“Tenancy for these retirement village contracts terminates usually on death or ill health, and then (or some time later) the resident receives a partial refund of their entry fee, with the amount and timing of this payment contingent on death or disability,” he says.

When a resident exits – often to go to a nursing home – their entry fee is refunded, with some share of the capital gain or loss, less the 'deferred' management fee.

But this payment can be delayed for months or even years in some cases – Kyng notes that one contract he read gave the retirement village operator up to three years to pay this partial refund.

Call for regulation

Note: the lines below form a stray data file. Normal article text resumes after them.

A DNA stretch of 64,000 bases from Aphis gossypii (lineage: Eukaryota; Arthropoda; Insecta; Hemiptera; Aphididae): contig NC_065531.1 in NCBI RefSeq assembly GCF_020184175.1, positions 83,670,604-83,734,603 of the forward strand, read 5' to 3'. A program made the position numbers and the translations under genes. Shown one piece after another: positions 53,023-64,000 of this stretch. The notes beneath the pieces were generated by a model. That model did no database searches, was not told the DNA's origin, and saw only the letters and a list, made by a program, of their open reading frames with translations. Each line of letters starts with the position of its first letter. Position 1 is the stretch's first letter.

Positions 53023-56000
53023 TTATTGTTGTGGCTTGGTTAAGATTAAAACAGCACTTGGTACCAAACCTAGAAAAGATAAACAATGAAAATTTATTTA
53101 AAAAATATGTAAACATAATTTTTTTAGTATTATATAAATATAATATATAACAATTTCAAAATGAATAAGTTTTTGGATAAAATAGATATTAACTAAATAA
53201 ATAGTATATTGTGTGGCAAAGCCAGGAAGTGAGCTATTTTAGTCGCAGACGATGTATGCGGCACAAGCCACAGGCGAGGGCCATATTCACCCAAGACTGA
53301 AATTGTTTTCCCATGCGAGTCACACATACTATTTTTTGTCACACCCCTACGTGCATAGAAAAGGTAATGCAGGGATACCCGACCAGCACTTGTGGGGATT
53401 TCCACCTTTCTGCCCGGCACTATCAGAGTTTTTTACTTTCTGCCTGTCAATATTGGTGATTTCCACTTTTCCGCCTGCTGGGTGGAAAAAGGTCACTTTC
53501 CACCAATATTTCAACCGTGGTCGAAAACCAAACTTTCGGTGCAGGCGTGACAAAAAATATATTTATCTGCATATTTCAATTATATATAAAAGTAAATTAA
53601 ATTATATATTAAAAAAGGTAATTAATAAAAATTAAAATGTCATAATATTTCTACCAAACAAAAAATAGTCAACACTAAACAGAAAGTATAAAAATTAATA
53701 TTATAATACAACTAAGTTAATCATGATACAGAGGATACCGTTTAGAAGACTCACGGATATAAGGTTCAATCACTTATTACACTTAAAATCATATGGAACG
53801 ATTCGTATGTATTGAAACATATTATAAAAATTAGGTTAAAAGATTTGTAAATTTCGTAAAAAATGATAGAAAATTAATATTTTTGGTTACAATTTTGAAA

Unlike the heavily-regulated insurance industry, retirement villages don’t have to publish financial statements, hold reserves, or have reinsurance arrangements and their assets are not easily accessible – so it’s difficult to work out how financially sound they are, Kyng says.

“This means there is substantial risk for consumers in buying these de facto insurance products,” he says, adding that most consumers are senior citizens often on low incomes who can’t easily recover from financial mistakes.

He strongly advocates that the industry be better regulated as there is currently little consumer protection.

“Buying the retirement village’s embedded de facto insurance policy is tantamount to buying ‘junk insurance’ from organisations that lack the financial capacity to be permitted to operate in the insurance industry.”